“If you’re looking at trade, at the moment, clearly we are [beholden to China] in terms of trade. So 29-30% of our trade goes to China,” she told Stuff.

Australia is providing a vision of what a collapse in that trade relationship might look like. Following a diplomatic rift, China has retaliated with tariffs, import restrictions and a warning to its citizens not to travel to Australia. An analysis last year found China’s declared and undeclared sanctions against Australia cost the country around AU$47.7bn (£26.5bn) last year.

The New Zealand Green party foreign affairs spokesperson, Golriz Ghahraman, said it was clear the issue of trade and how it could be affected by the genocide label “is a central concern for government”, given the two major parties had both commented on it. She said it should have no bearing on how New Zealand condemned atrocities.

“It’s unsettling to know that we’re that open about saying we could prioritise trade over mass torture and death,” Ghahraman said “I’m dismayed that the government – or anyone – would turn their minds to trying to balance our profits as a nation, when we’re talking about the mass torture of a Muslim minority by another government. That is unacceptable as a consideration.”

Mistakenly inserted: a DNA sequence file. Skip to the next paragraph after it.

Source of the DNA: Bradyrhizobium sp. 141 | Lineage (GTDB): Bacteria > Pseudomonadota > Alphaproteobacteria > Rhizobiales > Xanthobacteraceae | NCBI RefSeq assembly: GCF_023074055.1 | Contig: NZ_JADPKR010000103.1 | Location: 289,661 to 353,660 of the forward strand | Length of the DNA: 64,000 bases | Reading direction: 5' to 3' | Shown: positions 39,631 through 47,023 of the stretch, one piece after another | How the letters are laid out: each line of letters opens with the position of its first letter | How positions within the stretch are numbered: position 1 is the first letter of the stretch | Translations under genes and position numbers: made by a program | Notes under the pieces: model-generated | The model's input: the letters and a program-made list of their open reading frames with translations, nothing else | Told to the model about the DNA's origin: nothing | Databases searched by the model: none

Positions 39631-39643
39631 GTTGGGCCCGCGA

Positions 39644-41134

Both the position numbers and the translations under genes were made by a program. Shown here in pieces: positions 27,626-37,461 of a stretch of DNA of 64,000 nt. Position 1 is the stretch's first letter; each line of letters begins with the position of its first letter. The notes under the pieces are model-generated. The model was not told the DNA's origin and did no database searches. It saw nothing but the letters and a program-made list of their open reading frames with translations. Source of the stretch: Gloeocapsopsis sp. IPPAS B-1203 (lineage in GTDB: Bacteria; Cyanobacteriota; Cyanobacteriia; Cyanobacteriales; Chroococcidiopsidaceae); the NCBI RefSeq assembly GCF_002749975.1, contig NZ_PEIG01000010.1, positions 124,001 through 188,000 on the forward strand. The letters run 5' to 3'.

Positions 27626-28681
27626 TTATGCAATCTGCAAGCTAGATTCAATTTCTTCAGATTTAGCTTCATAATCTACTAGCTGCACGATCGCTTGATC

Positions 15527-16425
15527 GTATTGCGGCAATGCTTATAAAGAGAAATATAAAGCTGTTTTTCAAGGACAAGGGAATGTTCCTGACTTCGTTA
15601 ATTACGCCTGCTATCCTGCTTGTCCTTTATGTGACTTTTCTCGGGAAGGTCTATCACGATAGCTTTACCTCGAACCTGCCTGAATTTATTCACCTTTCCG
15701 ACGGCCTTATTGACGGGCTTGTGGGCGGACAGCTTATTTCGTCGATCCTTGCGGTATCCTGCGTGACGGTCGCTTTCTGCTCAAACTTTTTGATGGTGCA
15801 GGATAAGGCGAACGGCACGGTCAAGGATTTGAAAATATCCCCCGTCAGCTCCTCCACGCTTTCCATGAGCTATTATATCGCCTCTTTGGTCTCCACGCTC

The original motion, with genocide wording, had clear support from two minority parties: ACT and Green. Ghahraman said that while the party supported the original motion, alone it was insufficient. “Seeing strong language like genocide is appropriate – but it has to trigger action,” she said. She said the Ministry of Foreign Affairs and Trade had no way to tell whether New Zealand trades in goods produced by the forced labour of Uyghur detainees.

“We’re not just talking about a normal trade sanction – we’re talking about literally buying goods that were produced through an atrocity.”

On Monday, Ardern said in a speech that New Zealand’s differences with China were becoming “harder to reconcile”.

“There are some things on which China and New Zealand do not, cannot, and will not agree,” she said. “This need not derail our relationship, it is simply a reality.”

Ardern has declined to reveal whether, in her personal view, the events in Xinjiang constituted genocide.

© Tess McClure for The Guardian, 2021